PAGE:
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You Can’t Quit Motherhood Like You Quit A Job

Some days, I wish motherhood was a job I could quit. (Let me mention that I am one who quit a job by just knowing and one who can also quit without having a back up plan). Yeah, there are days when I just want to be done.

Being a mother is way more time consuming (but way more rewarding than I ever expected) and so many feelings and emotions are involved.

When Motherhood Gets Overwhelming

When I first became a mother, there were so many days where everything felt hard. It felt overwhelming, which isn’t something I was anticipating with such frequency. It is getting easier as each day passes, but there are still days where I wish I could just quit motherhood. Even if it’s for a week.

I remember when I was just a two-month-old mother and the baby would cry, looking over at my mother-in-love and wondering why on earth she didn’t pick her up?

I couldn’t accept the daunting reality that her crying would be my forever responsibility. That was perhaps the very first overwhelming moment for me as a mother.

There I laid, nursing my sweet baby, weeping. I wept for the unknown, I wept for what I did know so personally and so painfully. I am a daughter, a wife, a sister, a friend and most prominently, I am a mother.

I cried.

And I’ve cried some more. 

I’m human. After all.

Then I get to wake up and do it again. Phew!

Some days, I wish it was a job I could quit. I wish it was a job with flexible hours, manageable hours, limited hours. I wish it was a job with vacation and sick leave and a salary. I wish it was a job with performance bonuses and employee-of-the-month awards.

I wish it was a “real” job.

But it’s not. It’s not a job. It’s my entire life, a large part of my identity, my entire heart, body, and soul. Because even if I worked outside of the home full-time, every step would echo with my love for her, every action would be fueled by my need to keep her safe.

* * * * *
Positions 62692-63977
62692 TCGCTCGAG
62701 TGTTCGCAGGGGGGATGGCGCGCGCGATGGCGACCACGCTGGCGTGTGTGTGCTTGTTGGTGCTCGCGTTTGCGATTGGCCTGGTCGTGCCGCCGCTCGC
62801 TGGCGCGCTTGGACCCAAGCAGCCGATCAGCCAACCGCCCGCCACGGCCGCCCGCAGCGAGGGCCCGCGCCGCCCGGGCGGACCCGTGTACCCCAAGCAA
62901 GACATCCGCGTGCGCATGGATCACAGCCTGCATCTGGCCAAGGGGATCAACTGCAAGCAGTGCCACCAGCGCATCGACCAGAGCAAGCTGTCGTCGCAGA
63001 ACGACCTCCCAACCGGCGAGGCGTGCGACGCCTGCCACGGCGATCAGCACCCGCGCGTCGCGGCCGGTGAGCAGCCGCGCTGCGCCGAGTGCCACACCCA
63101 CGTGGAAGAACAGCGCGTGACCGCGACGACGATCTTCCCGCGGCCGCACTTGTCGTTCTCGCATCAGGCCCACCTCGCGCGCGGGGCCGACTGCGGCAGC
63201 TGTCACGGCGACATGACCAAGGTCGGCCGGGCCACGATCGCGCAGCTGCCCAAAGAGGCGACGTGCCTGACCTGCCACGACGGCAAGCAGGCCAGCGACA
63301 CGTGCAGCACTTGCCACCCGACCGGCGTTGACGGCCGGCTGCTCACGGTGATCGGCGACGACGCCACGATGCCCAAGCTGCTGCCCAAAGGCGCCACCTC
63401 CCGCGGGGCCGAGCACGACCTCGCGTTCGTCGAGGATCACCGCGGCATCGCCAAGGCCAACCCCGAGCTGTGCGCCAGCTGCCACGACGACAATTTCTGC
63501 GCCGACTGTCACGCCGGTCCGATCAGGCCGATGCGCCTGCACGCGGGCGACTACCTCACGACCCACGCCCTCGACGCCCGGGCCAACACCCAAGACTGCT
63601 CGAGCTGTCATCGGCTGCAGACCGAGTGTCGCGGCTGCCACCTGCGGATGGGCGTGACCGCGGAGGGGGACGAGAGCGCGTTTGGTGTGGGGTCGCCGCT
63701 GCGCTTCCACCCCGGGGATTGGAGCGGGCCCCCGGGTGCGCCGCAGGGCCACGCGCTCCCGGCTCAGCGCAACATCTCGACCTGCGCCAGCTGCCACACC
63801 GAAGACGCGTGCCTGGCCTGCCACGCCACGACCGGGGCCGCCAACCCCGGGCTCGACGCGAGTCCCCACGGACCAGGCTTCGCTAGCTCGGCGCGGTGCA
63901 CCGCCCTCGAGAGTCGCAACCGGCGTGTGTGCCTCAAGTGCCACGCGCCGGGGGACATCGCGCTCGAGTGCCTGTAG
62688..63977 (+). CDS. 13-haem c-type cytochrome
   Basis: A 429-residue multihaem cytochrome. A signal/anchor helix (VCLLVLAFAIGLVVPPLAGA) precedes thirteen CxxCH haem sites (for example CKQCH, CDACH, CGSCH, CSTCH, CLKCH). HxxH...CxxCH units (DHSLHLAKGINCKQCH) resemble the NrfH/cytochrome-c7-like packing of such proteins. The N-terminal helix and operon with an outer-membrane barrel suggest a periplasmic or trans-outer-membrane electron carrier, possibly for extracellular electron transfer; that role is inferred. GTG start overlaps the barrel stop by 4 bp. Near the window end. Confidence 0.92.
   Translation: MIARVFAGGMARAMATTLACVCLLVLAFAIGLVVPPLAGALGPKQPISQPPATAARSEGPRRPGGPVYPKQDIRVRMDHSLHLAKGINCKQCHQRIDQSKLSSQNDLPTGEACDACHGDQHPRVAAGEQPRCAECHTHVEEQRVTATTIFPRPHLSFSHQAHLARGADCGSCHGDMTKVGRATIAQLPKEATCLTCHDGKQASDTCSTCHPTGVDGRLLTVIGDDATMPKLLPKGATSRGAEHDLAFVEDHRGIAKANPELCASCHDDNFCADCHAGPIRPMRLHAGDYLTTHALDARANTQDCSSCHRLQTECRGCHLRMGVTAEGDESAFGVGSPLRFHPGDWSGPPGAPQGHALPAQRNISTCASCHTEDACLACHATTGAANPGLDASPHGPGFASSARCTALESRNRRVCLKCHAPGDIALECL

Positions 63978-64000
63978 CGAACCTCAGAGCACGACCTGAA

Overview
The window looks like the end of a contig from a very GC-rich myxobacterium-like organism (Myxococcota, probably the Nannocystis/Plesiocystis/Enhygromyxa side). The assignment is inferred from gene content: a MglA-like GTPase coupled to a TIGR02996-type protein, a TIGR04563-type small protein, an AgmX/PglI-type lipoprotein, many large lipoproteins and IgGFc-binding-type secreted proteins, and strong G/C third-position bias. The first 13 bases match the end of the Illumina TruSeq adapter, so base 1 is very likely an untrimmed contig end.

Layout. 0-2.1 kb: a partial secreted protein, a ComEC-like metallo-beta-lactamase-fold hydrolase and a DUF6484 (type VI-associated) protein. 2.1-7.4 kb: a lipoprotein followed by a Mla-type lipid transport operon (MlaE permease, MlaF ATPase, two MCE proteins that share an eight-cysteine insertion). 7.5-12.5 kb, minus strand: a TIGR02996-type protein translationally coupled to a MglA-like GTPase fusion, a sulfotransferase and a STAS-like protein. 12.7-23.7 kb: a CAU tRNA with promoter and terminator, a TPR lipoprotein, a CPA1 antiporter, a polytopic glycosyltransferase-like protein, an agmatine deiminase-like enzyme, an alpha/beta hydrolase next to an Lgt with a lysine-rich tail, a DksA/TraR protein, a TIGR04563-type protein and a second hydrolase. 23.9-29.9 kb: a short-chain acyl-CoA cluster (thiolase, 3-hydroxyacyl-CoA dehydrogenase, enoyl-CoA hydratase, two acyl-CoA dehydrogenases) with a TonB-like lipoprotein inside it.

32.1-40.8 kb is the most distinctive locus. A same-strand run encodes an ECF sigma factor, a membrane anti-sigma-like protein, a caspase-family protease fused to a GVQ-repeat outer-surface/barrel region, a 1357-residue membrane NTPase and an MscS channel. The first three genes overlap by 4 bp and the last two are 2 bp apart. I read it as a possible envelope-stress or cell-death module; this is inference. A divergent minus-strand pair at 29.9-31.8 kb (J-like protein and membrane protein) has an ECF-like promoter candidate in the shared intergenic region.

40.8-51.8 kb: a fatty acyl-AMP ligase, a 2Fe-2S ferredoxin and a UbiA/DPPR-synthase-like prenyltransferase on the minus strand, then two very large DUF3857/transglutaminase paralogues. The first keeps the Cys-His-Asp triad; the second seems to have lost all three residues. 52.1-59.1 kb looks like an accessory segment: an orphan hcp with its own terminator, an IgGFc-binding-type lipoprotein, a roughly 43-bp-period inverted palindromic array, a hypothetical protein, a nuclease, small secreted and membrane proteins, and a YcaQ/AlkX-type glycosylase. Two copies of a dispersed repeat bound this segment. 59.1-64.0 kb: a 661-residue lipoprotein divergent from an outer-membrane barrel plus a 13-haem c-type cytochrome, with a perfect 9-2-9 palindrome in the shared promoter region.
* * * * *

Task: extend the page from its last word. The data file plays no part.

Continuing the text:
I am a mother. No matter what else I become and no matter what else I do, this is forever written on my heart, my body. Even when I take a break, a self-date, even when I sleep, this is constant. The loving, the worrying, the working. It is filling. It is draining. It is too much and not enough in all the same and different ways at all the same and different times.

It’s ok to cry. Mum or dads, it’s totally ok to be overwhelmed by emotions. I know at the beginning I cried when things were scary, but things are getting better. It’s ok to have a little cry.

I have some practical tips or small suggestions for those moments.

  • Call a Girlfriend 
Your husband can’t be all things to you. He just can’t. Even if he wants to; even if he tries to. At some point you are going to need girlfriends who’ve been there, cried that and can offer a different kind of comfort. Surround yourself with them. Don’t be isolated. Seek out your friends, your mum, the kind woman at church or the next-door-neighbour with children. You need a woman to confide in. Regularly.
  • Get more sleep
Give your baby/children to an aunt, your mum or caregiver for a few hours. Then go get those eyes shut!

  • Get real with God 
God is a parent. Oh, you didn’t know? He is a Father. He knows what it feels like. He designed the system. Go ahead, tell Him how you really feel about it. Vent. This is the most honest kind of prayer. Give Him all your frustrations, your exhaustion, your desperation and hear how He listens to you.

  • Find Your Joy (Again)
Start doing things for yourself . Find joy in yourself. Look good for yourself. Make your hair. Enjoy the journey.
REMEMBER YOU PRAYED for this season.

The devil is trying to steal your focus. Look unto Jesus. The foundation of your motherhood is on God.

Take away resentment, anger, overwhelm.

Don’t let your joy dwindle.

Do whatever gives you joy.

Focus on having a great life. (a good life is not a great life)

  • Insert your tip here
I’m inviting other wise mothers who’ve travelled this road of motherhood much longer to please share your experience in the comment. To please encourage. To please offer their advice of how to navigate the desperately alone moments of motherhood.

Perhaps part of the reason we may feel alone when we’re overwhelmed by motherhood—even though we’re not—is that we still don’t talk about it enough.

We still try to maintain this perfect facade of having it all together even when we feel like we’re crumbling inside.

It’s time to take off the masks!

It’s only when we get real with each other—opening ourselves up to vulnerability and authenticity—that we can truly help one another.

So forget the guilt trip, ditch the shame, and be honest with someone you trust about how you’re feeling.

If you quit motherhood on the bad days, then you don’t get to truly enjoy the good days. And the good days are the very best part. You dig?

Thanks for coming over here. It makes me a happy mum! 😉

Stay positive.
Stay inspired.
Stay hopeful.

Written by Nwamaka Onyekachi
Let's connect on Twitter: @Amakamedia
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Heart Rays . . . giving light.

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